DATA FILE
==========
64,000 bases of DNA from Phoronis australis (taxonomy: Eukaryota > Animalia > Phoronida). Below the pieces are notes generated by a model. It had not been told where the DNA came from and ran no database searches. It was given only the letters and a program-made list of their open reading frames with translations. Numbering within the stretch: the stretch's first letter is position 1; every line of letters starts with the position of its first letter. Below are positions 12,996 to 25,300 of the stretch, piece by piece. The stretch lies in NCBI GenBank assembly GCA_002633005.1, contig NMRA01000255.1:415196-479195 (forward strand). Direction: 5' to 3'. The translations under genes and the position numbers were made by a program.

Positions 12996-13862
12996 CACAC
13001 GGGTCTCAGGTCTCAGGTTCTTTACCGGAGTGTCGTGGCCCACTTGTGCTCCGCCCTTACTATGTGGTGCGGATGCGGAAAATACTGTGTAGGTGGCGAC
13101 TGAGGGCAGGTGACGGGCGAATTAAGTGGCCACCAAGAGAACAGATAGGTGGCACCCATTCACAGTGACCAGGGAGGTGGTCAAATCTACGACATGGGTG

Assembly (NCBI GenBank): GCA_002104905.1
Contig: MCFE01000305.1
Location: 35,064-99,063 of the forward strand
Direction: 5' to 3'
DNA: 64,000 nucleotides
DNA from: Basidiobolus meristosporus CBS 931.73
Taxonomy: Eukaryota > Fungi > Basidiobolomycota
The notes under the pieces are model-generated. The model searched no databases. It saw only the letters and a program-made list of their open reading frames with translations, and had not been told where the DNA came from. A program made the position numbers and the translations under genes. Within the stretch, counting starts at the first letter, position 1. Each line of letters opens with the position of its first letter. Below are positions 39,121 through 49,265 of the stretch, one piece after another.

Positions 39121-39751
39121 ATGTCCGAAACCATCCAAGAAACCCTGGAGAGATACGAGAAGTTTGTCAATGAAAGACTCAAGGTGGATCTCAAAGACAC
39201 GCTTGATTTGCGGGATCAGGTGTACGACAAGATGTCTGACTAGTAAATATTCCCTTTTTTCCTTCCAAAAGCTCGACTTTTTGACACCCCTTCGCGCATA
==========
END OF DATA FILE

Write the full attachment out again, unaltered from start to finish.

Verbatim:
64,000 bases of DNA from Phoronis australis (taxonomy: Eukaryota > Animalia > Phoronida). Below the pieces are notes generated by a model. It had not been told where the DNA came from and ran no database searches. It was given only the letters and a program-made list of their open reading frames with translations. Numbering within the stretch: the stretch's first letter is position 1; every line of letters starts with the position of its first letter. Below are positions 12,996 to 25,300 of the stretch, piece by piece. The stretch lies in NCBI GenBank assembly GCA_002633005.1, contig NMRA01000255.1:415196-479195 (forward strand). Direction: 5' to 3'. The translations under genes and the position numbers were made by a program.

Positions 12996-13862
12996 CACAC
13001 GGGTCTCAGGTCTCAGGTTCTTTACCGGAGTGTCGTGGCCCACTTGTGCTCCGCCCTTACTATGTGGTGCGGATGCGGAAAATACTGTGTAGGTGGCGAC
13101 TGAGGGCAGGTGACGGGCGAATTAAGTGGCCACCAAGAGAACAGATAGGTGGCACCCATTCACAGTGACCAGGGAGGTGGTCAAATCTACGACATGGGTG

Assembly (NCBI GenBank): GCA_002104905.1
Contig: MCFE01000305.1
Location: 35,064-99,063 of the forward strand
Direction: 5' to 3'
DNA: 64,000 nucleotides
DNA from: Basidiobolus meristosporus CBS 931.73
Taxonomy: Eukaryota > Fungi > Basidiobolomycota
The notes under the pieces are model-generated. The model searched no databases. It saw only the letters and a program-made list of their open reading frames with translations, and had not been told where the DNA came from. A program made the position numbers and the translations under genes. Within the stretch, counting starts at the first letter, position 1. Each line of letters opens with the position of its first letter. Below are positions 39,121 through 49,265 of the stretch, one piece after another.

Positions 39121-39751
39121 ATGTCCGAAACCATCCAAGAAACCCTGGAGAGATACGAGAAGTTTGTCAATGAAAGACTCAAGGTGGATCTCAAAGACAC
39201 GCTTGATTTGCGGGATCAGGTGTACGACAAGATGTCTGACTAGTAAATATTCCCTTTTTTCCTTCCAAAAGCTCGACTTTTTGACACCCCTTCGCGCATA